Tucson local artist/author David Laughlin is the author of a 1992 booklet “Buffalo Soldiers: An Illustrated 30 Year History of the 10th Regiment of the US Cavalry“. He is well-known for his “realistic and historically accurate artistic depictions of the Buffalo Soldiers.” This regiment was comprised entirely of African American men who served in the 10th U.S. Army Regiment of the Calvary in the frontiers of Kansas, Texas, New Mexico, Colorado, and Arizona beginning from 1867 to 1896. These “Buffalo Soldiers” were known for their dedicated discipline and courage, and had the army’s lowest desertion and court-martial rates.
12 paintings called “Military Hours” done by Laughlin will be on display at the Quincie Douglas branch library,1585 E. 36th St (NW corner of Kino Parkway). They accurately depict the activities throughout a day of a troop of “Buffalo Soldiers”, hour-by-hour.
A reception for the artist, as part of African American Heritage Month, will be held on Sunday, February 21, 2010, from 1-3 pm at the library. Along with conversations with the artist, there will be a slide show produced by local youth, patriotic demonstrations, music, and refreshments.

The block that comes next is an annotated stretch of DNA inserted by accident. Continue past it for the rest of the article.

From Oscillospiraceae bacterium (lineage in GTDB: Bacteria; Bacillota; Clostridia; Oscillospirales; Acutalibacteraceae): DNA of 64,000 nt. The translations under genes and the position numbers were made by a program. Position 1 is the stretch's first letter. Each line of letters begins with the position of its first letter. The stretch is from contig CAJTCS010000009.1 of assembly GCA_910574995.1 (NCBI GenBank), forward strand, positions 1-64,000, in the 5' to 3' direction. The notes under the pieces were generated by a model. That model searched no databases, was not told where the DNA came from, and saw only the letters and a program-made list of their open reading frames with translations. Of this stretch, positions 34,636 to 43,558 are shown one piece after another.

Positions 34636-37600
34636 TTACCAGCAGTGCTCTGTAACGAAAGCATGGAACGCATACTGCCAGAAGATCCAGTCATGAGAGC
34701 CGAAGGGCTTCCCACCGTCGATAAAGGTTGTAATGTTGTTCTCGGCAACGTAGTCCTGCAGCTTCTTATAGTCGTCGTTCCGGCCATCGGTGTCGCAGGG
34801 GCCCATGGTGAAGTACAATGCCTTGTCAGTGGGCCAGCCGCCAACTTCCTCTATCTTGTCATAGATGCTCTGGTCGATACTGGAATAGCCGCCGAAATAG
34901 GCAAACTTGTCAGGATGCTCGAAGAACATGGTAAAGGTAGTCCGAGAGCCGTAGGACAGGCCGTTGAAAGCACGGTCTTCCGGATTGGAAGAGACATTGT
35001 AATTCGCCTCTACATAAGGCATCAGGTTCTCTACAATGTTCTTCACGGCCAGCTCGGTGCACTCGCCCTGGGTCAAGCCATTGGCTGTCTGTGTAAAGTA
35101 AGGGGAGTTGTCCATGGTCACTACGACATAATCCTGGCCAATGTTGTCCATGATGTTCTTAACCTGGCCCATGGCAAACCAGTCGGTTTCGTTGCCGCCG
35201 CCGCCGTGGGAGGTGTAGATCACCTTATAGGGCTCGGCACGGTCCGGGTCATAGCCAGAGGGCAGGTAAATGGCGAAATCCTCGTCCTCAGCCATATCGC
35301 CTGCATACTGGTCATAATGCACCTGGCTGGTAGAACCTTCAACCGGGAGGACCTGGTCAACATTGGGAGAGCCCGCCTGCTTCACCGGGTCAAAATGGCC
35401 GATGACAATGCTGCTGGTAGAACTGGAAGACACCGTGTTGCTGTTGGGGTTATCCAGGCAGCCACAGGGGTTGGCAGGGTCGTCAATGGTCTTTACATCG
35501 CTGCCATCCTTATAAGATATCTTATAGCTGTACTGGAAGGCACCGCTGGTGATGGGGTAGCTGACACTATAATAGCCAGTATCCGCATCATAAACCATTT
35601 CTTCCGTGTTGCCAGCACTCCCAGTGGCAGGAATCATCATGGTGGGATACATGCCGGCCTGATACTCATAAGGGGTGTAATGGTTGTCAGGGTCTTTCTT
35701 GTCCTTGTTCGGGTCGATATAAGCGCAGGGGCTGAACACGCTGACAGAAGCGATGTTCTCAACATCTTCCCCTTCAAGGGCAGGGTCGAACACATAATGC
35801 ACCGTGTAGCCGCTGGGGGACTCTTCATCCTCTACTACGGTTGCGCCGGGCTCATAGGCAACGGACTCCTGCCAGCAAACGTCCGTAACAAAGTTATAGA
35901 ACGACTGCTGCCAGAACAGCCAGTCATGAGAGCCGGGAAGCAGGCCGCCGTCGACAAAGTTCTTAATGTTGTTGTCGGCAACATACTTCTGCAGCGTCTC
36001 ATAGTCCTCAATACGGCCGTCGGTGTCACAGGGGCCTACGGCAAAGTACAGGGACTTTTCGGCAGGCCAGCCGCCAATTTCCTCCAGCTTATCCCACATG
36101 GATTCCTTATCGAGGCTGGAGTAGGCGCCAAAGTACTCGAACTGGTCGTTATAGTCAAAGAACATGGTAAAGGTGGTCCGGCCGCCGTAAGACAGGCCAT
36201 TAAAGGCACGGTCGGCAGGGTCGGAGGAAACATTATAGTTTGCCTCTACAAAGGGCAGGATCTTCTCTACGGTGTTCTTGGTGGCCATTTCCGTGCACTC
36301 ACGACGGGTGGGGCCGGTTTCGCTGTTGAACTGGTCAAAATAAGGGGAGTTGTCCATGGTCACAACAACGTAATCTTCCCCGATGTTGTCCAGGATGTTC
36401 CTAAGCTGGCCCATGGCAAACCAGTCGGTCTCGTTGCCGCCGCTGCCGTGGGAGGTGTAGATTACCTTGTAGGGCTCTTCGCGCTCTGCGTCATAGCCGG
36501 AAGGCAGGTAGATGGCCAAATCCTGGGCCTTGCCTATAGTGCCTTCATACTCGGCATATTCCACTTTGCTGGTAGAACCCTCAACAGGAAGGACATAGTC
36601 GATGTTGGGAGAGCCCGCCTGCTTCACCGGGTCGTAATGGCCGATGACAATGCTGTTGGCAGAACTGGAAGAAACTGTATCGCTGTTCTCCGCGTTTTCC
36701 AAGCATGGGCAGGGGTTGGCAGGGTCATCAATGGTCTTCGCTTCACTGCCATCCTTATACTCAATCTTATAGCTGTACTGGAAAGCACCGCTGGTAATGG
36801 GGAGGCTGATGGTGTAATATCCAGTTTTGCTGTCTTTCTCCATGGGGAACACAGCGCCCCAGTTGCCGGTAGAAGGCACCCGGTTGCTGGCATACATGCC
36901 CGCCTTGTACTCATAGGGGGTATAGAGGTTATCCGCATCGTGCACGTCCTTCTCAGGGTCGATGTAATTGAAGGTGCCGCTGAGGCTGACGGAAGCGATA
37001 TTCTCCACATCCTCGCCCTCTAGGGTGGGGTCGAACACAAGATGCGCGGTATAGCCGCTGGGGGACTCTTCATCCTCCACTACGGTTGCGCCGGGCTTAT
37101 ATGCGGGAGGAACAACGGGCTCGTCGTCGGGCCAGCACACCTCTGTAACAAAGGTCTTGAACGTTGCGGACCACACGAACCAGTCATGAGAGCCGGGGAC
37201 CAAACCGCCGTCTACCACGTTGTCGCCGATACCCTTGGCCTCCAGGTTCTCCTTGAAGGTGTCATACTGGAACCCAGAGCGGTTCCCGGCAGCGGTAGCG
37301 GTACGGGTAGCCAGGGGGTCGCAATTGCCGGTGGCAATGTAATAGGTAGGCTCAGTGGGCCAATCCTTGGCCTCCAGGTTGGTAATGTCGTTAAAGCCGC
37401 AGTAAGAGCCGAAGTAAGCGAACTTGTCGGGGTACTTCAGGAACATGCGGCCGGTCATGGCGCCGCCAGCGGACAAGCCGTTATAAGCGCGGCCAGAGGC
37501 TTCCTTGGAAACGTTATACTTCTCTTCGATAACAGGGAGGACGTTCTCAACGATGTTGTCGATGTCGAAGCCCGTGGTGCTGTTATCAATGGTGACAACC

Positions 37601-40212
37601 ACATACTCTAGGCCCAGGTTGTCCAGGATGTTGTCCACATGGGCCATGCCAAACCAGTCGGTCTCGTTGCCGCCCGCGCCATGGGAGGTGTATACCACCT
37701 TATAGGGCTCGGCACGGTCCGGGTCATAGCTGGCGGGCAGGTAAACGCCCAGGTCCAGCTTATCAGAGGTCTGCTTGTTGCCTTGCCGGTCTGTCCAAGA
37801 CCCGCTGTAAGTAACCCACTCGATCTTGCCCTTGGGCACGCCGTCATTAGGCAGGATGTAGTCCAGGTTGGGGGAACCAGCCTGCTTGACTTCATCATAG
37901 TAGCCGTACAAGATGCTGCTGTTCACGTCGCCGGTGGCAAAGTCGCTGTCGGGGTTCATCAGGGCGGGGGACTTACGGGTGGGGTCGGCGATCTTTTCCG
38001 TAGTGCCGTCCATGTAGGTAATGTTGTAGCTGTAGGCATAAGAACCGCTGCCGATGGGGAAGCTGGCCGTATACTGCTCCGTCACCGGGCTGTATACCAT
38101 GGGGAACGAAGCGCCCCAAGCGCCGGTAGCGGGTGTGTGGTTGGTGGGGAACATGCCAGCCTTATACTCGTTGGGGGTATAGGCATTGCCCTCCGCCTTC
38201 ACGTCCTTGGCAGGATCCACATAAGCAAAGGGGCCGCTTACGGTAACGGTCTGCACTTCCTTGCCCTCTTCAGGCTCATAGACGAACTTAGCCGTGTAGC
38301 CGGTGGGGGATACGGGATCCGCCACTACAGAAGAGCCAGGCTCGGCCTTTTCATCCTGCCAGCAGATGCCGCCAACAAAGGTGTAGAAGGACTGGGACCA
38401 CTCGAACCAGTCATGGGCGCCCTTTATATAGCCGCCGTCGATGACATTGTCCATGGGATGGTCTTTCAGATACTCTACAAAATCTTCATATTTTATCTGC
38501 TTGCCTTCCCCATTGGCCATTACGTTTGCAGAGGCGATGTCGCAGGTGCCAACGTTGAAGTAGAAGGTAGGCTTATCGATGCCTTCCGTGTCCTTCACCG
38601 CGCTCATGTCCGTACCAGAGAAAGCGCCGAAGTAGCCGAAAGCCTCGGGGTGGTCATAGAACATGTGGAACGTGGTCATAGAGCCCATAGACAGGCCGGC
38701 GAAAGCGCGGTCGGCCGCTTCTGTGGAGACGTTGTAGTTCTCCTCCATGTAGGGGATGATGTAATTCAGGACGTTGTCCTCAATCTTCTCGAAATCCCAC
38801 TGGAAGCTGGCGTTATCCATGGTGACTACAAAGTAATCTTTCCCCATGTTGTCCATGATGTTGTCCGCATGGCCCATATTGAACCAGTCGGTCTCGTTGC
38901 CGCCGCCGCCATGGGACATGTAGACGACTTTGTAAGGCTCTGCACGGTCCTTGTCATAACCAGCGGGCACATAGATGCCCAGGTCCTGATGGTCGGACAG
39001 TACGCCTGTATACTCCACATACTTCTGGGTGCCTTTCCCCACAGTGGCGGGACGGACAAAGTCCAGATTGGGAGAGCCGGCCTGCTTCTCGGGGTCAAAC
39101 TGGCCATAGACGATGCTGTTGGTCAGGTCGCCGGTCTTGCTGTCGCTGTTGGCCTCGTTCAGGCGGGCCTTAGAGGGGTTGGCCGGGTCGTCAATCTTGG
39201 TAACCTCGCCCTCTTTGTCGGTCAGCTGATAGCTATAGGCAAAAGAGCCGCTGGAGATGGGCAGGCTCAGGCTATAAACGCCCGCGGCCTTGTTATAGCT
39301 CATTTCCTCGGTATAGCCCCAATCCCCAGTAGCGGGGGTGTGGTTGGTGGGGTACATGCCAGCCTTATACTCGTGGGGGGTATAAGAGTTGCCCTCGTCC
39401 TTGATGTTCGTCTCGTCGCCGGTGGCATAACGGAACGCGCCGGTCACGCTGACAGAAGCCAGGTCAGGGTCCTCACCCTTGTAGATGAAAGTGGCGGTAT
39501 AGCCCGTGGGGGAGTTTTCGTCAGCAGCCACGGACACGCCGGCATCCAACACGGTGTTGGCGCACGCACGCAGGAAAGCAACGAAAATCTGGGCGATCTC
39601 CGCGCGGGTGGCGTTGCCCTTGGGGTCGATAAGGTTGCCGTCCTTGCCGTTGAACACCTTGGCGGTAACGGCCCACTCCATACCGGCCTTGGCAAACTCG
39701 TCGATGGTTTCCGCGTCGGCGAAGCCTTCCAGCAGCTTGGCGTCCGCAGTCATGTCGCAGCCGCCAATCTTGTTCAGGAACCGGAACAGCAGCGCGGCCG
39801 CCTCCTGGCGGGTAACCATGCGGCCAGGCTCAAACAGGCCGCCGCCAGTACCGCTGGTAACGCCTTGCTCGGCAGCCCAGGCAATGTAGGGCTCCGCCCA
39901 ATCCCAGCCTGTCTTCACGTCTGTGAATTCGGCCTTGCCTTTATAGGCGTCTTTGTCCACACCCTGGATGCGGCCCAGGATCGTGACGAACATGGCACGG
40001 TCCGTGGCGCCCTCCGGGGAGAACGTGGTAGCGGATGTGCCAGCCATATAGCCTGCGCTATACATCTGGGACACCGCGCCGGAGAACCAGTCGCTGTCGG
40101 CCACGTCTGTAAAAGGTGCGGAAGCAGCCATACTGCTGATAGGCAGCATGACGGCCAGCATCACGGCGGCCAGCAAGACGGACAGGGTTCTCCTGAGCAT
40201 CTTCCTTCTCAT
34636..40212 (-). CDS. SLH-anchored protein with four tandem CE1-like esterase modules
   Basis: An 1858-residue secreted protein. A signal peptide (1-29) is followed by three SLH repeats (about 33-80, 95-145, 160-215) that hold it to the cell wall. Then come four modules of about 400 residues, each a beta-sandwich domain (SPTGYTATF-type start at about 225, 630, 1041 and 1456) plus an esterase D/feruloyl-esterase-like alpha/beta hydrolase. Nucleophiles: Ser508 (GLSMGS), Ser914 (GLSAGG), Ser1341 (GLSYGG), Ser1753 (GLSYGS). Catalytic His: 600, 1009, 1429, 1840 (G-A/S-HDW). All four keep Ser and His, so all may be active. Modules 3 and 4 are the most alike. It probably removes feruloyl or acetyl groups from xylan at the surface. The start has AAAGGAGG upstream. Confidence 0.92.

The public is invited to this free event. Phone number there is (520)594-5335.
Also coming up at Quincie Douglas library on Tuesday, Feb. 23, 6 to 8 p.m. “Explore the history of African Americans in the military with a History Channel documentary and discussion. The film chronicles the tales of seven soldiers who served their country valiantly only to be denied immediate recognition: though they fought in WWII, the men did not receive their much-deserved Medals of Honor until decades later. Featuring re-enactments of the soldiers’ harrowing days on the battlefield, this History Channel documentary celebrates their courage and determination in the face of both enemy fire and institutional racism.”